No one has frequently asked me any questions yet, so I have made some up.

How did A Stray To Botaram get started?

I wanted to try making a comic strip, with the criterion that it be simple to produce, but not so simple as to make the artistic aspect irrelevant (which last is often the case with so many ‘talking heads’ strips).

I considered the approach that Larry Marder used in his legendary comic, Tales of the Beanworld. Starting with very simple and iconic forms, he created a complex story with its own unique ecosystem and physical laws. I decided to begin this project by creating some simple forms and combining them until something arose that I could use.

Using a vector-based drawing program (Adobe Illustrator), I overlapped a mass of simple shapes, then used the Division tool to break the mass into a group of puzzlelike pieces. I combined some promising pieces into the two main characters, Aun and Chax (they had no names at first). I set a few rules to keep things interesting: pieces had to be in black or white, and could be rotated, flipped, and resized, but not stretched, squashed or otherwise edited into a different shape. I later decided that the pieces could be butted together like tangrams to form other shapes, but that they could not be overlapped to the point that they lost their identities. Also, as the story got more complex, I first allowed shades of gray, then gradients.

The comic began with a few tame gag strips. Proto-Chax looked angry, so I thought it would be fitting to have him attack Proto-Aun, thus I gave Proto-Aun a weapon to defend himself, and that and a few puns comprised the first strip. The comic had no depth, and I had no clue of what was to come. In the second strip, I added some words from a nonsense poem that I wrote many years back. I noodled around for a few strips and added some ideas I thought were interesting, and the characters started to wake up, while the structure of the nonsense poem added a sense of purpose. Thus, my collaboration with my younger self has proven fruitful, and I hope that he would have approved what I have made of his work.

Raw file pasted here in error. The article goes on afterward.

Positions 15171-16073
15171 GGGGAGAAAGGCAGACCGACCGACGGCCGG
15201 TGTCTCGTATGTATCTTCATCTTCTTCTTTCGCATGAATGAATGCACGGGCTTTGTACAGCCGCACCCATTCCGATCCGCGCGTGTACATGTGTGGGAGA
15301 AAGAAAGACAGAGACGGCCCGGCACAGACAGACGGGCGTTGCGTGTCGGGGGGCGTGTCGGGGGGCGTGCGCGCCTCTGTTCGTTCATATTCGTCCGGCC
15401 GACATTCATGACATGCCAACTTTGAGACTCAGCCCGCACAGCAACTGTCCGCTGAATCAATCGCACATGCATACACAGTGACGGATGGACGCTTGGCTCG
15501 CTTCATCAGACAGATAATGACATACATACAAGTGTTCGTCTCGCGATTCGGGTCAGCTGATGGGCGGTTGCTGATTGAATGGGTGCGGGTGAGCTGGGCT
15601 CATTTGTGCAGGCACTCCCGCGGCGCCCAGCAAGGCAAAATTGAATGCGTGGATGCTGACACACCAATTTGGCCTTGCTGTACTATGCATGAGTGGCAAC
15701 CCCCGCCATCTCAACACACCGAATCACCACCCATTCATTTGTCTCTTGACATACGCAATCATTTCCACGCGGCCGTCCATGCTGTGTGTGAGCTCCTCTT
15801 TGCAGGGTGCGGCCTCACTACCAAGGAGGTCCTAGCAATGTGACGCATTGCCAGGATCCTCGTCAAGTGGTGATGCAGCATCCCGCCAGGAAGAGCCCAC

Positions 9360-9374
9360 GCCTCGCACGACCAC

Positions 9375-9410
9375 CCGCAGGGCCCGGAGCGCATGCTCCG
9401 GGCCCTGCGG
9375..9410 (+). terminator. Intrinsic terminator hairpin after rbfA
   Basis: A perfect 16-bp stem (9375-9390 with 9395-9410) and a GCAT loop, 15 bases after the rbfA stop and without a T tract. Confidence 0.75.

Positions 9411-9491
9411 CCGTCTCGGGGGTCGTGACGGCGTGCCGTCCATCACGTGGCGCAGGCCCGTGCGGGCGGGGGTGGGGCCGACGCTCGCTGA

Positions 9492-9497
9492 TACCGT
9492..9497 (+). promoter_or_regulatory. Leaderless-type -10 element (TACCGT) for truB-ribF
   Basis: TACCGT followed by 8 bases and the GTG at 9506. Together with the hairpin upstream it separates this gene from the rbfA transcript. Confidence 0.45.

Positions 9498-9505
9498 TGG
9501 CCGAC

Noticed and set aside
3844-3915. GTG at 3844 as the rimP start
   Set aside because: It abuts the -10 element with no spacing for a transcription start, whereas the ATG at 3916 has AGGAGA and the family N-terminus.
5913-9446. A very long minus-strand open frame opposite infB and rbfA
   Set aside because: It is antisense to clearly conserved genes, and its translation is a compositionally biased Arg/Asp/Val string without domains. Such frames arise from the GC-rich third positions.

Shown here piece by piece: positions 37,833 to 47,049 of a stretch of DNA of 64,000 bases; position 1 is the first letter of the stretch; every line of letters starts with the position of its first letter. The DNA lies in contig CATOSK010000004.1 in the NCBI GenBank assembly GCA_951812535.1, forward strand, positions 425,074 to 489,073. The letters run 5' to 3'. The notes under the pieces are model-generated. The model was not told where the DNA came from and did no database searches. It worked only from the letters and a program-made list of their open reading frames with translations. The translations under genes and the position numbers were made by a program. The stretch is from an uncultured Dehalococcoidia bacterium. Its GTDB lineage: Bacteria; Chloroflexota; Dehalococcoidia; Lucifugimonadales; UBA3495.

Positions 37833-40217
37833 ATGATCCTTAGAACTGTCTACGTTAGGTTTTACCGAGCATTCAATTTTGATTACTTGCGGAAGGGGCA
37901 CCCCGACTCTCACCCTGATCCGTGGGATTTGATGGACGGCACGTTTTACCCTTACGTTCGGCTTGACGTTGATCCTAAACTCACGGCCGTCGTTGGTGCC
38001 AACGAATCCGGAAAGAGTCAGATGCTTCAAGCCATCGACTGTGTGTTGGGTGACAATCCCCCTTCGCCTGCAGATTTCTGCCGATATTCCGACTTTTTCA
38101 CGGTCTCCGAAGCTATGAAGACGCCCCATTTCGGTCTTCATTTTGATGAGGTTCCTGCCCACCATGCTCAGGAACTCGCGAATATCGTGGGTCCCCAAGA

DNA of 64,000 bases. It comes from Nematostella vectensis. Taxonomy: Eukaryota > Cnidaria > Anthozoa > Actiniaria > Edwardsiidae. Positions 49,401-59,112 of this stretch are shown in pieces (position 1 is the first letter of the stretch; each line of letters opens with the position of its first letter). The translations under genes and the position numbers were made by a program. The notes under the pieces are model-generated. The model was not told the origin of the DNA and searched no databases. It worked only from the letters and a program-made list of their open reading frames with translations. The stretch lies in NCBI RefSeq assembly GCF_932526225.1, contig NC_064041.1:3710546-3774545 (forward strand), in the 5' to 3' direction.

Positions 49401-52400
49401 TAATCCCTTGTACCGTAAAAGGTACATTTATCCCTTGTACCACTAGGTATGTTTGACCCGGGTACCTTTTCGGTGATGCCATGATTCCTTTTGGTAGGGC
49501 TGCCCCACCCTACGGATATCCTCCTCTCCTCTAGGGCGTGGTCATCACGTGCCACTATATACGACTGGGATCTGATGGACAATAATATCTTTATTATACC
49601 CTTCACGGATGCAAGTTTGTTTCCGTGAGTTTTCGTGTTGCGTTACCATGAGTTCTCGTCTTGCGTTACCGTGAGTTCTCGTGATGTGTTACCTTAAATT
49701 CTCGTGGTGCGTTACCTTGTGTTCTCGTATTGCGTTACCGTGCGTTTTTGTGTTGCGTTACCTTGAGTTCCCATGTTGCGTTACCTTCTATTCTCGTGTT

Over the past four years, the story has grown in complexity and sent me as a storyteller in odd directions that I had no way of foreseeing. I am pleased with the story’s progress so far, and I hope to continue telling it until it reaches its foreordained conclusion. I know how it ends, I am just working out how to get there from here.

Where is this poem?

I haven’t put it online yet. I may reveal it within the flow of the story, or save it for the afterword.

What tools do you use to produce this comic?

Adobe Illustrator and Photoshop.

Do you know that “Botaram” is a word in Portuguese?

I didn’t until after I began this comic, when I researched (read: googled) some of the nonsense terms I used in my poem. At the time I wrote it, I was doing web design work for a company with an international presence, and I may very well have seen this word out of the corner of my eye. Shame on me for not choosing a name like Poictesme or Graustark.

I will worry about it at such time as the nations of Portugal and Brazil decide to sue me. For now, Eu botar o fora da mente.